Creating Skillful Musicians in Amityville

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Before having the opportunity to join the band, chorus or orchestra in fourth-grade, students in the district are introduced to different musical concepts during their early elementary years.

March is annually designated as Music in Our Schools Month by the National Association for Music Educators. Amityville has a robust, year-round music program with numerous instrumental and vocal groups at the secondary level and a consistent selection of students to highly selective regional ensembles. It begins with a strong, progressive elementary program.

At Northeast Elementary School, kindergartners learn fast and slow, loud and soft, and high and low pitch. They listen to many songs to find the steady beat and use percussion instruments to play along. Students also learn music for winter and spring concerts and for different celebrations throughout the year including Dr. Martin Luther King Jr. Day and Black History Month.

“I want them to leave here loving music,” said teacher Nicole Altamura, who engages students through “happy and upbeat” lessons that involve a lot of movement.

As students enter first grade at Northwest Elementary School, they continue their study of beat, speed and tempo, and learn about quarter notes, eighth notes and rests. Teacher Roxanne Tannenbaum uses the song “Carnival of the Animals” to reinforce these concepts.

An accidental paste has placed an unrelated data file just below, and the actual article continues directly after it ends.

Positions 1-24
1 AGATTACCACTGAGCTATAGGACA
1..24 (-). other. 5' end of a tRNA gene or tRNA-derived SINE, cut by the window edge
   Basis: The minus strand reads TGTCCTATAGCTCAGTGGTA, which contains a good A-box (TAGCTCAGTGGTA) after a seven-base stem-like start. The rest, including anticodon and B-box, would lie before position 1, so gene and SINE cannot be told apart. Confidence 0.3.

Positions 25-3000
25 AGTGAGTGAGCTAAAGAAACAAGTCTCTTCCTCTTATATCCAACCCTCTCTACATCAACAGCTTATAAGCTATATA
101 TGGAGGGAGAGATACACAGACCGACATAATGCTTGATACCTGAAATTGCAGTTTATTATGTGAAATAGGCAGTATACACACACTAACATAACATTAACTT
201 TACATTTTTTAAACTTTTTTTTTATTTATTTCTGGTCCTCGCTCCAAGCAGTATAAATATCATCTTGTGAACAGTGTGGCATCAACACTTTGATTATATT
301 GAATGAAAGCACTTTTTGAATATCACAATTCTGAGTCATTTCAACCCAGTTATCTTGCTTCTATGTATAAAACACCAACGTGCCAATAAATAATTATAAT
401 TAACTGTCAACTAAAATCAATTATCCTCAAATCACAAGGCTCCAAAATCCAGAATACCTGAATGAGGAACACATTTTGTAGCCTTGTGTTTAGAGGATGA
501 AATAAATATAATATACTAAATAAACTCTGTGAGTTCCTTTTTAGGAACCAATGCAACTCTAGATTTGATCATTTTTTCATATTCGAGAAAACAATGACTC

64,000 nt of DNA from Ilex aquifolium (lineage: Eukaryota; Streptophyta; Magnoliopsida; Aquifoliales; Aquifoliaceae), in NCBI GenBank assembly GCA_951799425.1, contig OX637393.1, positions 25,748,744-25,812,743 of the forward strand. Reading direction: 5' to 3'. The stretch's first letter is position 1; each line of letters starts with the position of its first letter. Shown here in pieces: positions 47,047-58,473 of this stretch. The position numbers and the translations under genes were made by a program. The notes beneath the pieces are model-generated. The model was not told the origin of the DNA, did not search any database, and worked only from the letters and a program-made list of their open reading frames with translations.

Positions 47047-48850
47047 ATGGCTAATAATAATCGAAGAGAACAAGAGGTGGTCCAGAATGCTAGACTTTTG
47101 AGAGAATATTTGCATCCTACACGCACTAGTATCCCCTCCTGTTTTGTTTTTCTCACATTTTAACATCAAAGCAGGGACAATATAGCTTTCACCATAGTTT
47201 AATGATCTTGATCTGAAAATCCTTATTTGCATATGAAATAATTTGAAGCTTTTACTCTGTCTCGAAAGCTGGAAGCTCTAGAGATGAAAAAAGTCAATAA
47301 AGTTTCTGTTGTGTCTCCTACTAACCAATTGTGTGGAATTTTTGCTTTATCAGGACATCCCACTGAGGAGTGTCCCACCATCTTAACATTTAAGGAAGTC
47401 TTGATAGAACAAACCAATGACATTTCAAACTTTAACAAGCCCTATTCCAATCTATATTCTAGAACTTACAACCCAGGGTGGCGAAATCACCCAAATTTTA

In second grade, they learn about the different instruments that comprise an orchestra. She plays them “Peter and the Wolf” to help with their instrument recognition. Third-graders learn to read music and are introduced to more intricate rhythmic patterns. Additionally, they play the recorder for the first time. 

There are grade-level music performances each winter and spring. Ms. Tannenbaum said the shows feature either a collection of songs or a short musical production. Past shows have included “Aladdin” and “Seussical,” and the second grade is preparing “Annie” as its upcoming performance.  

Ms. Tannenbaum said she wants to expose children to a wide array of music by the end of third grade so that each student can make his or her best decision on how to pursue music in the future. 

“I want them to enrich their lives through music and broaden their options,” she said. “Music brings a lot of happiness and joy.”